One reason why this is important to us: Three kilometers [sic] from ground zero was the Yamaki family compound. All the members were inside at the time and each was cut by flying glass fragments. Miraculously, however, none of them suffered any permanent injury. An old Japanese white pine ( Pinus parviflora 'Miyajima') and a large number of other bonsai were sitting on benches in the garden behind the house, which was also a commercial nursery. Amazingly, none of these bonsai were harmed by the blast either, because the nursery was protected by a tall wall. [The Japanese Broadcasting Cooperation would later film the bonsai garden and report on how the wall had saved the bonsai. That old bonsai, approximately 375 years old entering the 21st century, would be the largest specimen (41-1/4" or 105 cm tall) in the Japanese gift to the United States for the latter's Bicentennial some thirty-one years later. It would be donated by bonsai master Masaru Yamaki, who had been a very influential member of the Japanese bonsai community and who would live to the age of 89 years. Yamaki-san had learned the art and science of bonsai from his father and, following the close of WWII, would be one of the leaders of the effort to revive bonsai as a commercial enterprise in Japan. He would be well-known for both his masterpiece Japanese black as well as Japanese white pines, including some of the very unusual Nishiki (corky bark) Japanese white pines. The aforementioned large old tree originally came from Miyajima (literally "Shrine Island"), a 19 mile-in-circumference body south of the city a short distance across Hiroshima Bay, whose white pines are rare and therefore considered very valuable.]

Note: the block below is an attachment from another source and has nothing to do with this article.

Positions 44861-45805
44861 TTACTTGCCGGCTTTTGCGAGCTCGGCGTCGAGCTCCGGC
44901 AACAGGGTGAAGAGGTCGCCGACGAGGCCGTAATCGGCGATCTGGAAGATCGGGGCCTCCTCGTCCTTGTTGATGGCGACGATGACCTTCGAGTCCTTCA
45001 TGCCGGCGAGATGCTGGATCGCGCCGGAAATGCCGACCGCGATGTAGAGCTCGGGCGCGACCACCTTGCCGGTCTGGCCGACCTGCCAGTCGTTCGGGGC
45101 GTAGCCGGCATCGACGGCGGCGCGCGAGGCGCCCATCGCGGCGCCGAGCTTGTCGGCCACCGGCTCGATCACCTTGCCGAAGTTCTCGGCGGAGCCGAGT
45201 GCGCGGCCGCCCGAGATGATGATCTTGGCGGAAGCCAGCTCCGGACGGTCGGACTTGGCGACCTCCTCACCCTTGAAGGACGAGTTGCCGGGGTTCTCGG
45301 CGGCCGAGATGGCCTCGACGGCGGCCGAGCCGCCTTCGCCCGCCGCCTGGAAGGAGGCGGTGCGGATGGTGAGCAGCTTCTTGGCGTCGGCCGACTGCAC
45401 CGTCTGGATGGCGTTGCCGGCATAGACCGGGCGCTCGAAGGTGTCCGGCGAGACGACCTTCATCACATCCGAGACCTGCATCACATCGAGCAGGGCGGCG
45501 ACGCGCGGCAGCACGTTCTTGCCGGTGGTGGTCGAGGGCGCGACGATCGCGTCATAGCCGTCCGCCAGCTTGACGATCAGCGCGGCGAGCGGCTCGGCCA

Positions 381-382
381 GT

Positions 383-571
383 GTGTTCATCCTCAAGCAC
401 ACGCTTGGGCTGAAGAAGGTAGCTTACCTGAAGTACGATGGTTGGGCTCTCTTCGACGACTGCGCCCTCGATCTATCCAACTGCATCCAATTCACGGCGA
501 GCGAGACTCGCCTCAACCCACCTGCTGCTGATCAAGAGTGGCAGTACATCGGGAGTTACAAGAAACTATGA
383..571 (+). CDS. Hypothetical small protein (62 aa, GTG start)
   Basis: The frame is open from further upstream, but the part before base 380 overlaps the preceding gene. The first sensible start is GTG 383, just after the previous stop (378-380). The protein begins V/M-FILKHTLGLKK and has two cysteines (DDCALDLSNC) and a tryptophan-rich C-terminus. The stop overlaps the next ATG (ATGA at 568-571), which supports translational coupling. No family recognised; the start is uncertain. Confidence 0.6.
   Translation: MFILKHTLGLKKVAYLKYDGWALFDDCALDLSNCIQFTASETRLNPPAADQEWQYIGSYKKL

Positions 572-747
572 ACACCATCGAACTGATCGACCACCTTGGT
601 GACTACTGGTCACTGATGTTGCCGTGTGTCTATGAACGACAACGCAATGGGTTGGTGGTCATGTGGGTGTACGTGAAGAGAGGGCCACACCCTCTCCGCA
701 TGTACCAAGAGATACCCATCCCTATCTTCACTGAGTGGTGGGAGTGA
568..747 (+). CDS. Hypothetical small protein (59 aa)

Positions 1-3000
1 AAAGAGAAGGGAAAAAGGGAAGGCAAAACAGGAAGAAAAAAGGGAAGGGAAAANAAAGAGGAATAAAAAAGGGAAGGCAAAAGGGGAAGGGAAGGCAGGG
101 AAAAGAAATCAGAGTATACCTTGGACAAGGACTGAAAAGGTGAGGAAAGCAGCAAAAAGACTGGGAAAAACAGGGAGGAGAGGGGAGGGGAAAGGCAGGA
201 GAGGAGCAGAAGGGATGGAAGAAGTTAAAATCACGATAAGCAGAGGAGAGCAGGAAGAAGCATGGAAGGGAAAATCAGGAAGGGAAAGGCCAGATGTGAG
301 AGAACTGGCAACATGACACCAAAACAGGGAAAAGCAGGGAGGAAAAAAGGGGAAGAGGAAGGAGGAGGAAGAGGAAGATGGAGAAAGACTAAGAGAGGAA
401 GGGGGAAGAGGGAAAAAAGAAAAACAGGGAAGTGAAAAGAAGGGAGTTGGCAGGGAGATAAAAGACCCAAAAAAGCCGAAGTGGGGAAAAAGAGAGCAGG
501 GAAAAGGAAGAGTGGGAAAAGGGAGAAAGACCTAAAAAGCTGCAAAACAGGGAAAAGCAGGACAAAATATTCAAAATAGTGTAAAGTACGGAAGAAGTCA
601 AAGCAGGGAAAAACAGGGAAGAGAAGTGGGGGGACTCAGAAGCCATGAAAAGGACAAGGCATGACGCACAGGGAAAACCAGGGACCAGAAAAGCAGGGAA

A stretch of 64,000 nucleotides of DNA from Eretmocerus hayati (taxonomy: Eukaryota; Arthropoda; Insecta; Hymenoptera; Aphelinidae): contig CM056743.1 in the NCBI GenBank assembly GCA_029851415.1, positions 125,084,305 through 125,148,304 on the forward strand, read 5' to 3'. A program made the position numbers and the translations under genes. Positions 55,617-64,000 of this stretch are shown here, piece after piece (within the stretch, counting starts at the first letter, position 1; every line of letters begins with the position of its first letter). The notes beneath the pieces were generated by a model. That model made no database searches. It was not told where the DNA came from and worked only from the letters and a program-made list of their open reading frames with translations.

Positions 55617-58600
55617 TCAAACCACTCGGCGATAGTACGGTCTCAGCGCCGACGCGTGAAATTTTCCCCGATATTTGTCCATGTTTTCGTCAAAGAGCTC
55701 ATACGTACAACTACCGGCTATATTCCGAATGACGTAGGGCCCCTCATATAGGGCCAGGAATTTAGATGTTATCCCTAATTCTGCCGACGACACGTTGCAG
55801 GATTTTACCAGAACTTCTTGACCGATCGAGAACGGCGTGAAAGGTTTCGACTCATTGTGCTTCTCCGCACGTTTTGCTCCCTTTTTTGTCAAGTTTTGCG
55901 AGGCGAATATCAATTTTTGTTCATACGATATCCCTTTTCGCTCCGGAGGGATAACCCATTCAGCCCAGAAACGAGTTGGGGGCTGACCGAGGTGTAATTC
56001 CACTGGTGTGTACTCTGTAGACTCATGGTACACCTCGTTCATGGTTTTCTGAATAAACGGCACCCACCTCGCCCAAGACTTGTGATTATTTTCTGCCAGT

[P.S. The close call of this particular bonsai would not become known to the U.S. until the year 2001 when two young men came to the National Arboretum to see their grandfather 's gift, which had been given before they were born. On a return trip to Washington, Shigeru Yamaki brought documentation with him of his grandfather's illustrious career.]